Some Christchurch homeowners are saving their damaged homes by taking remedial action rather than waiting to have them demolished, says a repiling expert.
Hamilton-based Repiling Specialists Managing Director Steven Morrow said many homeowners frustrated with delays in the rebuilding process are contacting him to assess their homes.
“Many people are confused about their options and are now doing their own research and getting independent advice from engineers and other building specialists,” he says. “They are realising that they can take the payout from the EQC and organise repairs themselves.”
Mr Morrow was being kept busy inspecting damaged homes and has organised a 16-member repiling crew to be based in Christchurch to meet the increasing demand for work on houses that have shifted from their foundations. He was travelling to Christchurch regularly for inspections.
His crew were repiling four to five quake-damaged houses a week. Many of these homeowners had been told their houses should be demolished.
Earlier this year former engineer and Far North Mayor Wayne Brown, who was part of an inspection team looking at damage to houses in Christchurch’s suburbs, said that repair rather than demolition could save millions in rebuilding costs.
Mr Brown, part of a 12-strong engineering team that inspected house damage in March this year, said thousands of timber-framed houses with damaged brick veneer cladding and roof tiles could be easily reclad with new weatherboards and corrugated iron roofs.
Timber-framed houses that had shifted off their foundations could easily be lifted, shifted and connected to their foundations (“in many cases for the first time”).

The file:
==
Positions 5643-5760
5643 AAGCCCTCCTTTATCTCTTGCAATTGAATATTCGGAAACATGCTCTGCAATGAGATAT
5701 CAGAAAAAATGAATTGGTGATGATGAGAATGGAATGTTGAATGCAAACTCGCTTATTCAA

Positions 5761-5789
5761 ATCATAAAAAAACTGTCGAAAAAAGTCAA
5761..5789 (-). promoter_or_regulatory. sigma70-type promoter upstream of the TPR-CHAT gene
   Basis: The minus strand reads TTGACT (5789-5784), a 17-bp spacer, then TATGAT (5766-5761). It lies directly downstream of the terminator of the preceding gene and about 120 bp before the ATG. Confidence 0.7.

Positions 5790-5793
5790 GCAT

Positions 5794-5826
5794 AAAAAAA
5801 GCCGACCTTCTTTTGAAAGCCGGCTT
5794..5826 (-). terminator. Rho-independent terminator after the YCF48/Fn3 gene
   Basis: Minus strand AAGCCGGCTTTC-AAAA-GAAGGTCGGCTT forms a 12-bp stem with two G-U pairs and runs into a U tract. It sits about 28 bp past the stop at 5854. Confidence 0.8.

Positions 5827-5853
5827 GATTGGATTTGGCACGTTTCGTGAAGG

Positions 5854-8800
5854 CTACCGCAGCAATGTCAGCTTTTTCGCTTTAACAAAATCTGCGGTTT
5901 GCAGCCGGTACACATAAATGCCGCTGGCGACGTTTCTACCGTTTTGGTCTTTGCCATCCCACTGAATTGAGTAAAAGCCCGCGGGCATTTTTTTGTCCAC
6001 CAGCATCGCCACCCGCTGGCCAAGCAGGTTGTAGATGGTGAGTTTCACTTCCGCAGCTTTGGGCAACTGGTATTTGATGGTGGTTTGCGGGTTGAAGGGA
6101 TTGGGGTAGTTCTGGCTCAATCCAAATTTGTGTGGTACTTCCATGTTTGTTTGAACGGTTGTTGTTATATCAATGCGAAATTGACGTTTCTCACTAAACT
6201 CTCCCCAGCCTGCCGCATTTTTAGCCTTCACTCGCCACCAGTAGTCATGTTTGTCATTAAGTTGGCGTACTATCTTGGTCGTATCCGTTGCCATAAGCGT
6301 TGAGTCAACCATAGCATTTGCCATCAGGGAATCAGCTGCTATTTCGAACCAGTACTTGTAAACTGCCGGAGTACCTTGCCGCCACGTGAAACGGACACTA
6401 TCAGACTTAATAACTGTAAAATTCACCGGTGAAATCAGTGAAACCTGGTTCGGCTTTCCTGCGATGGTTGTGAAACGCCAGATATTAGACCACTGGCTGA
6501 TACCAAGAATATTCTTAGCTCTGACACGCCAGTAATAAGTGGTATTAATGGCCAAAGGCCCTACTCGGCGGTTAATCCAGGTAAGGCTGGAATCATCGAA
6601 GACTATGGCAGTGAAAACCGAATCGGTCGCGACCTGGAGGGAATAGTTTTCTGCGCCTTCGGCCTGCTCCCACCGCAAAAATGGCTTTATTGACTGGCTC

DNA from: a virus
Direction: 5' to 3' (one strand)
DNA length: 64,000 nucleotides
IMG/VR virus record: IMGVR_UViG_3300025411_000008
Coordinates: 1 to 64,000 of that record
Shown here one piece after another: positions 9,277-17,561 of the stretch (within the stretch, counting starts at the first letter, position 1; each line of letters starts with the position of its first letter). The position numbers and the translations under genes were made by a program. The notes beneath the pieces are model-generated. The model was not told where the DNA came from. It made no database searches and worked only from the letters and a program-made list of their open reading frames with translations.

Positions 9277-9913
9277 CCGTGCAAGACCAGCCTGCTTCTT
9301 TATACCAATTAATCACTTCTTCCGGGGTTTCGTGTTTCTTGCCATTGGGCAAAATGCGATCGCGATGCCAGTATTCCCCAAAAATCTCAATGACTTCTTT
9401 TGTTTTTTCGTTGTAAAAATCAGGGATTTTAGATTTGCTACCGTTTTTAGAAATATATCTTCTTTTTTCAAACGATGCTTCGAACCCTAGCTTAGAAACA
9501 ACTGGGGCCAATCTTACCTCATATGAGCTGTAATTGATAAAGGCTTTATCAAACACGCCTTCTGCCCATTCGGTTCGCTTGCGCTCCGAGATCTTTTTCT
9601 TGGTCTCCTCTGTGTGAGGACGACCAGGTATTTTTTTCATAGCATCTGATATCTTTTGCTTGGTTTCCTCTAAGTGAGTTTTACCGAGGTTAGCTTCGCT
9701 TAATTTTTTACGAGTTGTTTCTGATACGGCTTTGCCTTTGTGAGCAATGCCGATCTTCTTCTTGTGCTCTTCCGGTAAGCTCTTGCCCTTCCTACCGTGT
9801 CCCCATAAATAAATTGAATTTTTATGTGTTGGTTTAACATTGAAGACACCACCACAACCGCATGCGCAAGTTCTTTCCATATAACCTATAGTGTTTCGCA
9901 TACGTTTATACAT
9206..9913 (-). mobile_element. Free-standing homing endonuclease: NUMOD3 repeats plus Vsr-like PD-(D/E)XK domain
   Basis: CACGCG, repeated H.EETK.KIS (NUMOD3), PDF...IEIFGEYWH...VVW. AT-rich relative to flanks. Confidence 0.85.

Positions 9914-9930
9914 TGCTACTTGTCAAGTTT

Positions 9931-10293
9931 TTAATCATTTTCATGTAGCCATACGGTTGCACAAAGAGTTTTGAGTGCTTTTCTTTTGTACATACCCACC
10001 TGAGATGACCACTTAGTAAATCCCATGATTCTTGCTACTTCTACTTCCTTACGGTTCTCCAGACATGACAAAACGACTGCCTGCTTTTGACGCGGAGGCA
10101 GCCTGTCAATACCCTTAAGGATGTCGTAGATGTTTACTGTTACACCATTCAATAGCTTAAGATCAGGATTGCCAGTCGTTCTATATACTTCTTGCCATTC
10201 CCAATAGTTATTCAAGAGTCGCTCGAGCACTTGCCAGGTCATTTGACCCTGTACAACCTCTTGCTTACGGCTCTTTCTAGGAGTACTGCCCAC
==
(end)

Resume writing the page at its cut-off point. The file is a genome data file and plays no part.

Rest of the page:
“Even those constructed on concrete slabs on low-lying suburbs could be repositioned at least 800mm above ground level on to new timber piles, with connections designed to allow easy unbolting, re-levelling and reconnecting in the event of further ground deforming seismic activity.
“The upshot is that considerable time, money and heartache could be lessened if remedial on-the-ground action is taken instead of shifting people from the suburbs,” Mr Brown said.
Mr Morrow agreed, saying homeowners need to be made more aware of Mr Brown’s findings.
He said timber framed houses had survived the earthquake better and the work involved in repiling them was quite straightforward. He estimated the cost of a repiling job at around $15,000.
A report undertaken into residential housing by Canterbury University engineers after the September 4 quake confirmed that it was houses with concrete slab floors that had fared the worst – with cracks to the slab floor usually being irreparable. On the other hand, houses that had piles and raised timber floors generally suffered much less or no irredeemable damage.
A second replier who is based in Christchurch said his advice to homeowners was to encourage them to be patient and go through the official processes and stay within the system.
The replier, who did not wish to be named, said there was a danger that otherwise they might get the wrong advice and could face a problem with their land down the track.
“I can understand people’s frustrations but these systems are put in place for good reasons and I know the processes that the Government and Fletchers has set up are working.
“The only problem appears to be that a large number of properties are getting ripped down.”